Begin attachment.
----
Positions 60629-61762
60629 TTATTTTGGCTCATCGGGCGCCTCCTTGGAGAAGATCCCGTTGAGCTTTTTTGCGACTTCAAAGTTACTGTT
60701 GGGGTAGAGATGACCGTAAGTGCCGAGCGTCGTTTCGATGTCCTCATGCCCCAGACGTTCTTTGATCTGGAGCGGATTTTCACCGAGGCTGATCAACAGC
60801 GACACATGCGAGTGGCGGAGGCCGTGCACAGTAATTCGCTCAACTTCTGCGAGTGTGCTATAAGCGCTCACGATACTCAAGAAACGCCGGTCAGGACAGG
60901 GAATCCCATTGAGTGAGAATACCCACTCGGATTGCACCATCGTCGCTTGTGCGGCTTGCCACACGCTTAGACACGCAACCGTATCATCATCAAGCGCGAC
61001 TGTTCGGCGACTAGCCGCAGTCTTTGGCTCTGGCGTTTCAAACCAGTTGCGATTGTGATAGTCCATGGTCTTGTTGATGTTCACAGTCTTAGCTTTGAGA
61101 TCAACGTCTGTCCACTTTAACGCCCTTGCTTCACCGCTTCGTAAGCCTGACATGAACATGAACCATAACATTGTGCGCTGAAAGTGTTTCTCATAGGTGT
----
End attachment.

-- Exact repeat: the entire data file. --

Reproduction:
Positions 60629-61762
60629 TTATTTTGGCTCATCGGGCGCCTCCTTGGAGAAGATCCCGTTGAGCTTTTTTGCGACTTCAAAGTTACTGTT
60701 GGGGTAGAGATGACCGTAAGTGCCGAGCGTCGTTTCGATGTCCTCATGCCCCAGACGTTCTTTGATCTGGAGCGGATTTTCACCGAGGCTGATCAACAGC
60801 GACACATGCGAGTGGCGGAGGCCGTGCACAGTAATTCGCTCAACTTCTGCGAGTGTGCTATAAGCGCTCACGATACTCAAGAAACGCCGGTCAGGACAGG
60901 GAATCCCATTGAGTGAGAATACCCACTCGGATTGCACCATCGTCGCTTGTGCGGCTTGCCACACGCTTAGACACGCAACCGTATCATCATCAAGCGCGAC
61001 TGTTCGGCGACTAGCCGCAGTCTTTGGCTCTGGCGTTTCAAACCAGTTGCGATTGTGATAGTCCATGGTCTTGTTGATGTTCACAGTCTTAGCTTTGAGA
61101 TCAACGTCTGTCCACTTTAACGCCCTTGCTTCACCGCTTCGTAAGCCTGACATGAACATGAACCATAACATTGTGCGCTGAAAGTGTTTCTCATAGGTGT